Breakthrough blood test predicts when a cancerous tumour will return or evolve like ‘a weather forecast’

A NEW blood test makes cancer treatment more successful by predicting when a tumour will return or evolve.

Doctors can give the best drugs at the right time by using the results “like a weather forecast”.

 A new blood test will aid doctors to predict cancerous tumour movements like 'a weather forecast'

Getty – Contributor

A new blood test will aid doctors to predict cancerous tumour movements like ‘a weather forecast’

Patients give a blood sample every few weeks, which is examined for DNA originating from the tumour.

A computer analyses the fragments, tracks changes and then predicts what will happen next.

Researchers at the Institute of Cancer Research, London, have already used the test for bowel cancer patients. And they say it could be adapted for use in people with other forms of the disease.

It allowed medics to tell which patients would benefit from which drugs and when they were likely to stop working.

 Dr Andrea Sottoriva says that the blood test has been effective in bowel cancer patients

Twitter / @AndreaSottoriva

Dr Andrea Sottoriva says that the blood test has been effective in bowel cancer patients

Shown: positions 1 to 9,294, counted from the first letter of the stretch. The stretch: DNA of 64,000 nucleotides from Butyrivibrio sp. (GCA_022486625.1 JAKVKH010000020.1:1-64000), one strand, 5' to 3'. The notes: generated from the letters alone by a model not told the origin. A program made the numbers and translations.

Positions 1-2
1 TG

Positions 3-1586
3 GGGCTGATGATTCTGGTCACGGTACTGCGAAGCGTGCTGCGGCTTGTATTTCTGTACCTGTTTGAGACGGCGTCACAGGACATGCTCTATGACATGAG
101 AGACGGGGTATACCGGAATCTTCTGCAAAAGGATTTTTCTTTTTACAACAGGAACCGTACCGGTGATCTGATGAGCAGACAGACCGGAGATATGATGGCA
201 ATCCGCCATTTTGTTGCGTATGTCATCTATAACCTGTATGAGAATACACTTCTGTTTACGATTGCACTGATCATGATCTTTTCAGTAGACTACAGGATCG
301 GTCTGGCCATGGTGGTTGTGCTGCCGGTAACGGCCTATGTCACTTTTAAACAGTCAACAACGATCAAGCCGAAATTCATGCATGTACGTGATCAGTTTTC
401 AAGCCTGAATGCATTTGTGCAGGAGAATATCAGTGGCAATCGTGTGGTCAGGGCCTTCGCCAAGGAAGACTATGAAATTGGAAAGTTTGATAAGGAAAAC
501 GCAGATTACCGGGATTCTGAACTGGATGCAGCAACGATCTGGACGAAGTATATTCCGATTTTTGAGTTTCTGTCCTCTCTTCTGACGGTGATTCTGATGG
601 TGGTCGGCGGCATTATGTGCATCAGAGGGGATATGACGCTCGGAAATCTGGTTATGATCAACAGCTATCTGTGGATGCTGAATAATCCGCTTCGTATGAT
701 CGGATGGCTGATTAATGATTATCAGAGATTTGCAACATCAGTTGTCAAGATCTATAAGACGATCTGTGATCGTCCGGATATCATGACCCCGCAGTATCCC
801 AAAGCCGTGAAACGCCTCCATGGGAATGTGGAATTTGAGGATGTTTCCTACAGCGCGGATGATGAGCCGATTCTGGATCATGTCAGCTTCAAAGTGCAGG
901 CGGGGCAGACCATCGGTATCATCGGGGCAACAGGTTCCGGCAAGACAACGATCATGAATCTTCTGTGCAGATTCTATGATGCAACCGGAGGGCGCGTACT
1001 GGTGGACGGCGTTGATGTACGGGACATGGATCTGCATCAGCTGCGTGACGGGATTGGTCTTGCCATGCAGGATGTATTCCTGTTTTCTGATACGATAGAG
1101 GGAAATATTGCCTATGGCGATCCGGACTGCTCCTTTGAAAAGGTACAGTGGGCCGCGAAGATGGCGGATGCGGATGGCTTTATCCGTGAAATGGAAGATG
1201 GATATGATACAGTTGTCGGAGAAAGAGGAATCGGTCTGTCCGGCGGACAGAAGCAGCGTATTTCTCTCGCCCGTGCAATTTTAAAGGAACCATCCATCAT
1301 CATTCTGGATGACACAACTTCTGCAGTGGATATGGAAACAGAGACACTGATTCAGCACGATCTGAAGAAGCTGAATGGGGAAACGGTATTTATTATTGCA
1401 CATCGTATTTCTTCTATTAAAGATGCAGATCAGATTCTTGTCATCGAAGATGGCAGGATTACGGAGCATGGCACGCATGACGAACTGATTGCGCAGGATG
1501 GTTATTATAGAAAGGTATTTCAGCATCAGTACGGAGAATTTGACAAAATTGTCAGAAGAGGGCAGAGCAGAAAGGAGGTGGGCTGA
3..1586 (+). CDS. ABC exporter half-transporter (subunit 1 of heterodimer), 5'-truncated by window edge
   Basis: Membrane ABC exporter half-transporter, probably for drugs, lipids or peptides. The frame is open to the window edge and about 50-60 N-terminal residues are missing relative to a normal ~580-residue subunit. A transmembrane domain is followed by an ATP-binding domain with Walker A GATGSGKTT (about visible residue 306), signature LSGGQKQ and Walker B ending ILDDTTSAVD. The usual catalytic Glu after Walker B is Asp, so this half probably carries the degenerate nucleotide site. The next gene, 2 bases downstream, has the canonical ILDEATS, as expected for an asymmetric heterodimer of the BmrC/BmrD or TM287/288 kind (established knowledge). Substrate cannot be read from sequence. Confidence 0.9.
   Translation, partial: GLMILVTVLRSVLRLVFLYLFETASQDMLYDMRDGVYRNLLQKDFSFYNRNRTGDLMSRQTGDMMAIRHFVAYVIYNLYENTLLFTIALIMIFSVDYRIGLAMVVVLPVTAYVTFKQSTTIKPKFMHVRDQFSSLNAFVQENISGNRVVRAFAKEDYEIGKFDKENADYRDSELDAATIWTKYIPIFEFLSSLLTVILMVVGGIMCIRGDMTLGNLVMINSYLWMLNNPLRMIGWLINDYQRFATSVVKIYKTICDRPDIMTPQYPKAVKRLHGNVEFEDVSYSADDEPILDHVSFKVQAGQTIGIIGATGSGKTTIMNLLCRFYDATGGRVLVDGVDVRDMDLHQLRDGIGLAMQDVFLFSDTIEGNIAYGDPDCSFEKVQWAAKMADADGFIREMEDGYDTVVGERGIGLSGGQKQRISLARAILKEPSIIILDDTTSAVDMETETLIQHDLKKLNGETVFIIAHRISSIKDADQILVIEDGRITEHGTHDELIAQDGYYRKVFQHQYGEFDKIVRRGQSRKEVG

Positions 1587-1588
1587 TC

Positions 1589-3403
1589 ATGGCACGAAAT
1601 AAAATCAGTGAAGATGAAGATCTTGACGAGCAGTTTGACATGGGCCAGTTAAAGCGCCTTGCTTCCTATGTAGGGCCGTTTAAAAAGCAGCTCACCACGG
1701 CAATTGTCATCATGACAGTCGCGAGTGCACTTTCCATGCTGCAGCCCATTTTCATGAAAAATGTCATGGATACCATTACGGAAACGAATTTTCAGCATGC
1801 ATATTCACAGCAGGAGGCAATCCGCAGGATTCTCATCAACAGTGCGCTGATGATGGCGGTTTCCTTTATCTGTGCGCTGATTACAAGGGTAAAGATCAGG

They were able to change medication before a returning tumour was even visible on scans – boosting survival times.

The blood test – or liquid biopsy – was cheaper, less painful and more effective than a solid biopsy from the tumour itself. Dr Andrea Sottoriva said: “We analysed tumour DNA from frequent blood samples, which allowed us to closely track the genetic evolution of bowel cancer within patients.

“Our computer model used information from liquid biopsies to predict how a tumour’s genetic make-up would evolve, and estimate how long it would take for the cancer to return – in much the same way that computer models can forecast the weather.

“The genetic make-up of cancer is highly complex and ever-changing, and understanding how tumours evolve in response to treatment is key in combating drug resistance.”

Dr Nicola Valeri, who also worked on the study, said: “Analysing tumour DNA from frequent blood samples, which are already taken throughout a person’s treatment, can help predict cancer’s next move.

“Forecasting how tumours will evolve in individual people with bowel cancer could open up the very exciting possibility of using liquid biopsies for personalised, adaptive treatment.”

The findings are published in the journal Cancer Discovery.

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